Not the kind of multitasking we're looking for

Pilot fish gets a programming assignment at a federal agency that requires a security clearance -- and to his surprise, there's no "leper colony" for new hires whose clearances haven't yet come through.

"You were assigned a desk with the group you would be working with, so everyone could get to know one another," says fish. "They trusted the employees with clearances to not 'share' with the guy who didn't have an agency computer yet.

"They also had an extra unsecured network that everyone could use for browsing the Internet. You could bring in your own laptop, but it had to be tested and certified by the agency to be malware-free. After that, you were welcome to browse cat videos all day until your clearances came through."

But while fish is willing to collect his paycheck and wait for his background check to complete, another new guy gets bored with cat videos and comes up with a creative way to pass the time during the waiting period.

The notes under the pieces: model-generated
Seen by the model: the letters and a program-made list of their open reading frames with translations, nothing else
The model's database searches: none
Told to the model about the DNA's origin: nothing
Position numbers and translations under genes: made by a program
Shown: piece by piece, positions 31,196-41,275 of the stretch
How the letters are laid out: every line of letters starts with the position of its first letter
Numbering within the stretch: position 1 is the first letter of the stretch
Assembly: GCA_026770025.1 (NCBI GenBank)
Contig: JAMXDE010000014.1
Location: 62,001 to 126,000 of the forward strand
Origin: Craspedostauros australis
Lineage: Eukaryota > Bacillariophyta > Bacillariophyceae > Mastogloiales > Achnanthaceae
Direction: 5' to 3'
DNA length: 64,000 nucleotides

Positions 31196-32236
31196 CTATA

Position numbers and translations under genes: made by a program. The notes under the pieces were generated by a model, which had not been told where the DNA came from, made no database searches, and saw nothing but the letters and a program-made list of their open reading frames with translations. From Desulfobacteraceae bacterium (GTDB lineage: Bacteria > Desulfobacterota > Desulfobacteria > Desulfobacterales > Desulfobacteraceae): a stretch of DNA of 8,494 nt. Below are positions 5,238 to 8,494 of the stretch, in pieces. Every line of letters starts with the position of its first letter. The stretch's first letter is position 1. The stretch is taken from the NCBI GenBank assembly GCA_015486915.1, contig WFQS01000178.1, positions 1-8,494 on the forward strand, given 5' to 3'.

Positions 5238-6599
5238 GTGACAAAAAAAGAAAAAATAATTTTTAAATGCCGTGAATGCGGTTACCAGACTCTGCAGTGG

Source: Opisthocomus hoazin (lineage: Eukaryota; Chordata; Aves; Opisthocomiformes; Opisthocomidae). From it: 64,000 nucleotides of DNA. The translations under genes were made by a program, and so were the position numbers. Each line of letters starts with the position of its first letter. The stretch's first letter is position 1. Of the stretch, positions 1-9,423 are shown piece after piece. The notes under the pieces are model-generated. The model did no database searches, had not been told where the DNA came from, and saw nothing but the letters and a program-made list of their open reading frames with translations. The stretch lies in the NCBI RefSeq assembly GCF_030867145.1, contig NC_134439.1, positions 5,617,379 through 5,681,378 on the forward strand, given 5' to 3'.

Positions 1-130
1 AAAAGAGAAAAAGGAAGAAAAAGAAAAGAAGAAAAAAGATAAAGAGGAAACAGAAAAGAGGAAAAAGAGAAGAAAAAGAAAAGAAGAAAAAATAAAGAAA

First, he accepts another job offer.

Then he convinces his boss at the second job to let him telecommute.

After that, he shows up at the agency every day with his personal laptop, and spends his time working on the other job remotely so he can collect both paychecks.

And somehow he manages to keep that going for more than a month -- with neither employer's management the wiser.

"That went on until two things sort of collided," fish says. "The second job insisted that his telecommuting grace period had expired and he needed to report in person, and the people doing the background check for the agency discovered his second employer.

"While what he had done wasn't technically illegal, it did raise some questions about his judgment and integrity. He was encouraged to report to the other job."

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